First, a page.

Water Shall Refuse Them, by Lucie McKnight Hardy, is described as folk horror. The atmosphere created is reminiscent of works by Naomi Booth and Andrew Michael Hurley. There are undercurrents of disturbance and suspicion manifesting in characters whose actions raise many questions that are then gradually answered. The sense of place is dark and skilfully rendered.
Set in a remote village on the Welsh borders, where many resident families have lived for generations and retain long held prejudices and superstitions, the story is narrated by sixteen year old Nif whose family are still reeling from the death of her sister, Petra. It is the summer of 1976 and the intense heat adds a layer of discomfort. Grief has driven the family from their home in London to spend a month in this small village. As outsiders, few welcome their presence.
The story opens on the outward journey and quickly introduces elements with a touch of the uncanny. Nif holds a head on her lap. Her little brother, Lorry, is bleeding. The parents are distant and distracted, neglectful of their children’s needs. The cottage they are to stay in offers only basic facilities and hasn’t been lived in for years.
Having set the scene the author then introduces other key characters: near neighbours, Janet and her teenage son, Mally; the chapel congregation; a gang of girls Nif’s age who hang out to smoke and drink together. The censorious chapel goers are quick to warn Nif’s parents that Janet and Mally should be avoided. This advice is not heeded. Janet is beautiful and charismatic, despite succumbing regularly to inebriation. Mally takes a keen interest in Nif, suggesting they have much in common. One thing they do share is a willingness to kill or maim living creatures. Descriptions of their actions in this respect are both disturbing and distressing to read.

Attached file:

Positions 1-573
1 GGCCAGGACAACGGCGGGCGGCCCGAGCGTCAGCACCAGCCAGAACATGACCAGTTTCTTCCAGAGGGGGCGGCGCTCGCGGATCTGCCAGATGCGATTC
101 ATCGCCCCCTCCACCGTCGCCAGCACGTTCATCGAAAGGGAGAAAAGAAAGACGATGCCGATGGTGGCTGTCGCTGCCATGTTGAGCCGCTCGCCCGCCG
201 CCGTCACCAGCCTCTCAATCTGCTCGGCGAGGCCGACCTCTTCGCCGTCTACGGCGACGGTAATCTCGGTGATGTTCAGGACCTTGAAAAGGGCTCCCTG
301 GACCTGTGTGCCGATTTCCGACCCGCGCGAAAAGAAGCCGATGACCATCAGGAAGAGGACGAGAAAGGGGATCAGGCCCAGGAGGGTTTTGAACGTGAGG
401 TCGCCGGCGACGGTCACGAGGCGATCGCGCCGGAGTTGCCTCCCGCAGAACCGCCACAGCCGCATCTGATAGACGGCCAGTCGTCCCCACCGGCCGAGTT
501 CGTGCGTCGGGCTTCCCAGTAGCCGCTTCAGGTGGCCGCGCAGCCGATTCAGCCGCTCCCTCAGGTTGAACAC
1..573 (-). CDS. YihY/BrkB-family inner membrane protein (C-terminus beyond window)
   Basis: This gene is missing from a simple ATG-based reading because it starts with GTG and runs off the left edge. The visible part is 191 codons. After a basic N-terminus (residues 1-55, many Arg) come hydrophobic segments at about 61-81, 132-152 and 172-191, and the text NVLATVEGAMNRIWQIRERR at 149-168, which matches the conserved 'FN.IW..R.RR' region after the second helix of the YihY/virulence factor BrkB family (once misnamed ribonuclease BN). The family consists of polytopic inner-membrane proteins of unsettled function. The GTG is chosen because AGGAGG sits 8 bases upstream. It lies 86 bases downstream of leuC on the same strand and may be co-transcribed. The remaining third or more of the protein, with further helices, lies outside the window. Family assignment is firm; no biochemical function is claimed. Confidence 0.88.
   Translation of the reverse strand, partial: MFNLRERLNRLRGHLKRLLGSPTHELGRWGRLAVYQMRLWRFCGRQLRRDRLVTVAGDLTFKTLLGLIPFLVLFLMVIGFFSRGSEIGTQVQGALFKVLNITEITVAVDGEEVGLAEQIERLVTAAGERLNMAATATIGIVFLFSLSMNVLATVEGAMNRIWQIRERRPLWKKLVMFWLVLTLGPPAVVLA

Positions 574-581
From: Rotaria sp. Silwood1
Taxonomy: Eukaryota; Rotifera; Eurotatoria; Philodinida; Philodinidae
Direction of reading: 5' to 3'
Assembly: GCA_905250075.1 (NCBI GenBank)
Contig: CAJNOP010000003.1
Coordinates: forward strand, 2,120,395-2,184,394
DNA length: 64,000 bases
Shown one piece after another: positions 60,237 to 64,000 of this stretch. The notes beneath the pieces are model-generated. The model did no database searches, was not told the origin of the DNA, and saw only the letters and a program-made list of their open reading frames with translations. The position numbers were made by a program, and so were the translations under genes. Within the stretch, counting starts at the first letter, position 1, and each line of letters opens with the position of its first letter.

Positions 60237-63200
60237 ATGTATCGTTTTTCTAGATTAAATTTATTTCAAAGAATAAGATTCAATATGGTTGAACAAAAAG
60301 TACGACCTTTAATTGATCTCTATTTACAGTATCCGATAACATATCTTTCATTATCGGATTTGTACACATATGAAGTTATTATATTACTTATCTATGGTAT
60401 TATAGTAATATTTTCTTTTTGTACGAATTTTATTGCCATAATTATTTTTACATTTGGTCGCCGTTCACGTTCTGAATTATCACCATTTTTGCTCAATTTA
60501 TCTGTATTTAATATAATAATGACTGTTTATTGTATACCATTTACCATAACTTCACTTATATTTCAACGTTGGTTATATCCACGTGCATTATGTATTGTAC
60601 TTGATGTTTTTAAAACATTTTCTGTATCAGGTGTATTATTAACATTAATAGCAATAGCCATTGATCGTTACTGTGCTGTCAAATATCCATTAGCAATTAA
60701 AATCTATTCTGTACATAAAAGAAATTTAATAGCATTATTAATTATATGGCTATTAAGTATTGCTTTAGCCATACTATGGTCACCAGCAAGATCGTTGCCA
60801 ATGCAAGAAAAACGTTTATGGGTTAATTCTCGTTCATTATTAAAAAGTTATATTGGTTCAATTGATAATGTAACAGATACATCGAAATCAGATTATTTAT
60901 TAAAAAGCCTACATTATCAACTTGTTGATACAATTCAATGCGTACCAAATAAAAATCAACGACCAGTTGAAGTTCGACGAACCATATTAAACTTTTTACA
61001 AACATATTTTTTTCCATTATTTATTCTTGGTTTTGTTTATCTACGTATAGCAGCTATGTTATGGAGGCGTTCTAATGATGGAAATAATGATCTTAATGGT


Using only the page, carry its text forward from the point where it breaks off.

That is not to say there is any problem with the writing. The unfolding tale is taut and well structured, a finely tuned balance between revealing how family life was before Petra died – the impact of her birth and then details of the tragic event itself – and what happens in Wales. The narrative is deeply evocative with: rancid smells, venomous characters, a hint of witchcraft, and a pervasive air of malevolence. Although Mally often takes the upper hand in decision making, ultimately he underestimates Nif and the lengths she will go to in order to avenge festering slights.
There is tension aplenty although I guessed the final reveal early. None of the characters come out of this tale well. Despite all this it is a story worth reading. Just be aware that traits described capture seriously disturbed individuals who, for reasons worth pondering, continue to exist in plain sight.
Water Shall Refuse Them is published by Dead Ink.